Sunday, June 24, 2012
This weeks conviction of the pedophile, Jerry Sandusky, the Penn State football coach, is a small reflection of bigger issues and problems in our world's sexual psyche. This issue is far more pervasive than the average person wants to admit...and for many of us who have had direct experiences fending off unwanted sexual advances from sick people in our own families or circle of acquaintances...it brings up a number of bad memories and sad realities about our society and it's denial of even normal sexual appetites.
There seems to be an inherent tendency to block out or push away realities such as pedophilia. We have now seen hundreds of years of abuse in the Catholic church via skewed and ridiculous views on sex overall and denial of sexual gratification to priests, nuns and of other religious persuasions as well. There are VERY FEW cases of persecuted perpetrators relative to the immensity of the problem. This is GOLBAL denial.
I think puritanical and unrealistic religious teachings are at the core of these sick obsessions that seem to be so pervasive, especially among so many religious or "respected" members of our society. If you deny animals their instinctive drives, even the most basic forms of animal life will go a little nuts in their behavior. Is it any surprise a more advanced human species is going to act out in even greater, complicated ways their denied gratification? I am obviously not defending pedophiles...but as usual I always try to get down to the bottom of why people do these things...the cause and effect that I believe is there. Yet, there comes a time when you have to protect the innocent from the realities of this un-treatable condition called "Pedophilia"
I still sometimes wonder personally why I at such a young age would "block out" the attempts a family member made on me and still like him "normally" for so many years? What is it about our young psyches that doesn't allow us to confront or report these kinds of actions to our parents or other loved ones? What makes us think it is so "dirty" or incomprehensible that we should bury such experiences in some dark corner of our young minds? I sometimes think maybe we are just trying to protect our own innocence and not give up our childhood fantasies of peace and tranquility too soon. It is tough even for adults to be honest about their sexuality. Why should we expect kids to be any more honest or up front? Yet, this natural "coverup" just continues to encourage the behavior in those so inclined. Its amazing with how many and for how long these perpetrators get away with their actions. It seems to be a case of institutional "denial".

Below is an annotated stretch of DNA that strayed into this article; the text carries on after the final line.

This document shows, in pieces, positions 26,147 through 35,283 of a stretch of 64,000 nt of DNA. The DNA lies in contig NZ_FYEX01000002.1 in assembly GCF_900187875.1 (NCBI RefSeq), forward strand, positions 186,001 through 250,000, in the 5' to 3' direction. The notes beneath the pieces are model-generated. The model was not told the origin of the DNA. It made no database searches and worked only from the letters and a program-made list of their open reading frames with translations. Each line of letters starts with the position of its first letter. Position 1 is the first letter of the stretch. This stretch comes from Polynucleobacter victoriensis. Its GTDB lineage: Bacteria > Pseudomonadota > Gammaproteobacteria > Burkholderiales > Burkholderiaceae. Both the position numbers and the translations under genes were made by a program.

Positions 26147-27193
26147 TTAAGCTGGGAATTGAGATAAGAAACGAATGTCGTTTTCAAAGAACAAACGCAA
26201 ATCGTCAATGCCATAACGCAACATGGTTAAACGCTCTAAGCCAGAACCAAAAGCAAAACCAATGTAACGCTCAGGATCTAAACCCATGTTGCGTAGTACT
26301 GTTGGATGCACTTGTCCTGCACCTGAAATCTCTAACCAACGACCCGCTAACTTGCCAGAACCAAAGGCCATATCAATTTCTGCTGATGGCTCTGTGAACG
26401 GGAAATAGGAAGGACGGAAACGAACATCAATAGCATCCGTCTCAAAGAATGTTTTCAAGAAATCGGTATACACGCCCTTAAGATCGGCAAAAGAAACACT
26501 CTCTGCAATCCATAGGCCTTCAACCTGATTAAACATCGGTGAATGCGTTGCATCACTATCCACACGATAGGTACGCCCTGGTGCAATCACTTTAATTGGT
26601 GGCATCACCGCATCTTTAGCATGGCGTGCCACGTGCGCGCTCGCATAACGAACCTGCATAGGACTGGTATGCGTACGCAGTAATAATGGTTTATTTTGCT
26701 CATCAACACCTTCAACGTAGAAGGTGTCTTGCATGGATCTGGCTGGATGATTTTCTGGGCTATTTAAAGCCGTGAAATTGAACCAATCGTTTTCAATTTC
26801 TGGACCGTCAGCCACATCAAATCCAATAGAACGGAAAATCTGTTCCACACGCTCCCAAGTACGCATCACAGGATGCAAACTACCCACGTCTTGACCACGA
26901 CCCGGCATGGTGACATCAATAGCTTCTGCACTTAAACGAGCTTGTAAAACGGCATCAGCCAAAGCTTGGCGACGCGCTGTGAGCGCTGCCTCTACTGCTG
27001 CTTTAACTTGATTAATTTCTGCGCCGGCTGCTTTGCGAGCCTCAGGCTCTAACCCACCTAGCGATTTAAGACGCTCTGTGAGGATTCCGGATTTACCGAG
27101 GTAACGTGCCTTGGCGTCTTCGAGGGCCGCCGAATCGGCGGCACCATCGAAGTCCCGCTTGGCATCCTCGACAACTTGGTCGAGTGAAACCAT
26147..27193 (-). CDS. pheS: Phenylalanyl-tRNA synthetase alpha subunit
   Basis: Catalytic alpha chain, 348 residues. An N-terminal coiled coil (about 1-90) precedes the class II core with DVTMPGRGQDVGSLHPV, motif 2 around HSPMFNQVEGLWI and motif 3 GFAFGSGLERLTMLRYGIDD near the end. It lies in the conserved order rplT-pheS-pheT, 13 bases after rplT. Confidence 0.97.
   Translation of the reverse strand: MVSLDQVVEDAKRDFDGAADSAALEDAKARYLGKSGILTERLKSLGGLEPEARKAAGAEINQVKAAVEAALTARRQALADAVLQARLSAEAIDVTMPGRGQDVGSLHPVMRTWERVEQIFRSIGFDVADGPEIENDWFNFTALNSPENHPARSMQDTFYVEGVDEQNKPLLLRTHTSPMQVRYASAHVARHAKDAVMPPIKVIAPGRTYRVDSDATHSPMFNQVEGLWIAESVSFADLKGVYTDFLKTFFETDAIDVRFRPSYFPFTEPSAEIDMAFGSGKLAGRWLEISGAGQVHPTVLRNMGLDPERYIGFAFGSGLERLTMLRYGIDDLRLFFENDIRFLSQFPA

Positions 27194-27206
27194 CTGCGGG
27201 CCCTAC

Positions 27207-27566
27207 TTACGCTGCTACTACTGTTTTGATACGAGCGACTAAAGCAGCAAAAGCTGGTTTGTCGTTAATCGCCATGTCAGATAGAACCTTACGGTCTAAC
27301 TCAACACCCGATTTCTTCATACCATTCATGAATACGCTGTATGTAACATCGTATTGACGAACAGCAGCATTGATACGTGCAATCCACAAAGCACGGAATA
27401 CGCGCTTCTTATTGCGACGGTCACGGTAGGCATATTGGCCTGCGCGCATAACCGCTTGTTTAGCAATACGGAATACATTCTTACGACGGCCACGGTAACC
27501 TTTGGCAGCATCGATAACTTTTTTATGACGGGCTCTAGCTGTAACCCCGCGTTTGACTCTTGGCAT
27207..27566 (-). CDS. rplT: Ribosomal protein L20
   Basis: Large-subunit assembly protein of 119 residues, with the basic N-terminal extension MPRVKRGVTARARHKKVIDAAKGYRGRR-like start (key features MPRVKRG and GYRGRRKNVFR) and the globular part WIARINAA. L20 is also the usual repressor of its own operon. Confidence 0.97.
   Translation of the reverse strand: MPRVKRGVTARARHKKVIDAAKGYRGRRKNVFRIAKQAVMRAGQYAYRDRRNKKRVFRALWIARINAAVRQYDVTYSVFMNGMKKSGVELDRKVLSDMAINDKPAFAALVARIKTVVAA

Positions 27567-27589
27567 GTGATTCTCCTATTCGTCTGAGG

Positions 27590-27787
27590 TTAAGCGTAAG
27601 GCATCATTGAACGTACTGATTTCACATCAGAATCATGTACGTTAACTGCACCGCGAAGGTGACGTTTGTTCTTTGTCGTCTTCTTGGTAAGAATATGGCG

I applaud all the young men who had to come forward and reveal all these nasty past secrets with Sandusky. While it was understandably his only plausible defense, I am amazed that even with the vast number of complaints against him...over 48 counts of which he is convicted of 45...that Sanusky can still claim innocence and that he is being "framed" by all these disparate young men from his past. I saw this in my own experience where the perpetrator, even when confronted with a variety of victims, could not admit or see himself at fault. Unfortunately, this is a very normal state of mind in the history of studying pedophiles.